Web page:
4 areas where IT pros should grow their skills

We are in the midst of an era of major technological change. What skills do new and seasoned IT job candidates need to develop to thrive in the industry today?

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We are in the midst of an era of major technological change. New technologies – and the end user habits they impact – consistently generate new opportunities and challenges for businesses, governments and everyday consumers. But through these ongoing innovation and adoption cycles, one facet of the IT industry holds steady: the employment skills gap.

According to a recent CompTIA analysis, 91 percent of IT hiring managers in the U.S. indicate some degree of gaps between the skills their organizations demand and those that their employees possess. This persistent issue can be attributed to the rapid change inherent in the industry. Organizations need professionals well versed not only in foundational concepts like infrastructure, networking and the cloud, but also more niche and emerging subject matter such as data visualization, responsive design and cognitive computing.

For job seekers with the right qualifications, the future is bright. In 2015 alone, U.S. technology employment hit 6.7 million, achieving its highest year-over-year growth rate in more than a decade. Landing an IT role and developing a long-term career path, however, starts with having relevant, adaptable skillsets – both technical and business-centric.

Here are four vital areas where new and seasoned IT job candidates should develop their skills, to thrive in the industry today:

1. Interpersonal communication

The more technology penetrates all functions within an organization, the more important it is for IT professionals to take on business-centric work – and partner effectively with non-technical colleagues. Fifty-six percent of IT hiring managers report that a top business priority for their organizations in 2016 is to leverage technology to improve operations. Being fluent in multiple programming languages, or having years of experience in identity management, isn’t all candidates should flaunt during the IT interview process. Hiring managers are looking for proof that you can network, navigate a team structure and collaborate with people who have different backgrounds than your own. Don’t hesitate to showcase prior extracurricular activities or non-IT positions that highlight your interpersonal competency.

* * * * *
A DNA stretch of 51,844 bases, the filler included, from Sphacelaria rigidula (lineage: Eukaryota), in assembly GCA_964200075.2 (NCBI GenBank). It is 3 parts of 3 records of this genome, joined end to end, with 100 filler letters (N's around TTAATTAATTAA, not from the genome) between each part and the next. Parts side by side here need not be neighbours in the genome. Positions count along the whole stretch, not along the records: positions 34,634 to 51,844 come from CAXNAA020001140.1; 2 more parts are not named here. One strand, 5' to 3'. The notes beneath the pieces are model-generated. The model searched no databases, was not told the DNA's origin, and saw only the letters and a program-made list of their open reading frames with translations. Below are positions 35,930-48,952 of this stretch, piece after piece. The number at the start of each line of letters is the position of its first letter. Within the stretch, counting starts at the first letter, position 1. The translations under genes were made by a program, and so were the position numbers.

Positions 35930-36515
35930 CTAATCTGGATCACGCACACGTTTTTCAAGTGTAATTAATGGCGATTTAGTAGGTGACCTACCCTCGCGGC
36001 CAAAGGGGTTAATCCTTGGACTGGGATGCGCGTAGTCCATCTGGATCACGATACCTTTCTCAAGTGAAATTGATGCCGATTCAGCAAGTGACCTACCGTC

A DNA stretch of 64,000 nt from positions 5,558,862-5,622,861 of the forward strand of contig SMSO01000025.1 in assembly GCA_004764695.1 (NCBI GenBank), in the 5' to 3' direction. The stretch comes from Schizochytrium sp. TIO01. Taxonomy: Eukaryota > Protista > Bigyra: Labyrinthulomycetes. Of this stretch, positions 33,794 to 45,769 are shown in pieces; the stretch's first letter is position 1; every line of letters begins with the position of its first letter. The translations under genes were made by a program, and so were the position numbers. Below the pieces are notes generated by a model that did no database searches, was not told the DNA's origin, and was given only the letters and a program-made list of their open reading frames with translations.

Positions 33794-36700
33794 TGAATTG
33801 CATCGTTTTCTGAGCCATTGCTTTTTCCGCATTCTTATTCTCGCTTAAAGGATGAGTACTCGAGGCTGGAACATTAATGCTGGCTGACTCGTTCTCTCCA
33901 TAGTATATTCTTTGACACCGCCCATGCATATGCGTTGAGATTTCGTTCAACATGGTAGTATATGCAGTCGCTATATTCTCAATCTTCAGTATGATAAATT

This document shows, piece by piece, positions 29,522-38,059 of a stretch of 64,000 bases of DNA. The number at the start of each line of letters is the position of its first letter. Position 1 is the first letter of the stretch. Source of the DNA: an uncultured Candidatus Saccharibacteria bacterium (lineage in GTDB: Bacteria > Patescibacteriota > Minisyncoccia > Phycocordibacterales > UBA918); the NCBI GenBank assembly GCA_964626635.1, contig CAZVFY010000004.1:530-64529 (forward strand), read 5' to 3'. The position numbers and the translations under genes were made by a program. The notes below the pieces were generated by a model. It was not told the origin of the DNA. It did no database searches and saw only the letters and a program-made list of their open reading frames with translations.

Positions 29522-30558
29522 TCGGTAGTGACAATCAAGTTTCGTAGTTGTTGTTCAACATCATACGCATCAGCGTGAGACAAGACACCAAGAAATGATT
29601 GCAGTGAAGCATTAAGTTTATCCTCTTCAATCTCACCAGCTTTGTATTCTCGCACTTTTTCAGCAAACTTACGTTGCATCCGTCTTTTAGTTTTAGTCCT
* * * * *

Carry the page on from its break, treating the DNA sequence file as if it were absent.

2. Industry focus

Having specialized training and experience in one IT niche – be it app development, security or server management – makes you a more marketable job candidate. But increasingly, employers are looking for IT professionals that bring both technical and industry concentrations to the table. Almost all verticals today have unique technical needs and challenges to overcome. For financial services organizations, everything from trade surveillance to SEC compliance requires robust IT support. In healthcare, the shift toward electronic health records, paired with new HIPAA requirements, have created an enormous need for IT leaders who can balance large technology deployments and change management responsibilities alike.

3. Legal and regulatory compliance knowledge

As organizations contend with growing amounts of sensitive data, the connection between IT and risk management is harder to ignore. Consequently, half of IT hiring managers say working knowledge of compliance standards and regulations is a key security skill they look for in applicants. Recent events from the encryption battle between Apple and the FBI, to the aftermath of the Volkswagen diesel emissions scandal, illustrate how corporate legal issues are no longer isolated to general counsel. Employers of all sizes need IT professionals who understand the policy implications of data handling, device use and software as well as the technical details.

4. Hardware deployment and security

Within the broad realm of IT support responsibilities, hardware and software deployment is considered a vital skill (according to 71 percent of hiring managers), followed closely by troubleshooting, repair and incident management. The expanding diversity of hardware – from PCs and hybrid tablets to wearables and Internet of Things-enabling sensors – has imbued hardware skills with tremendous workplace cachet. Every new end user device that enters the market, and every new household item that becomes Internet-enabled, presents another endpoint that needs robust support.

The idea of an IT career is more diverse than ever before. There is no single, standardized skill set or job history that sets professionals up for a successful path in the field. The perpetual transformation of technology has created opportunities for candidates with varied experience, academic backgrounds and passions.

Employers need qualified IT talent in many forms. By honing their skills in alignment with employers’ demand, IT professionals will not only land the job, but make themselves indispensable to their organizations.

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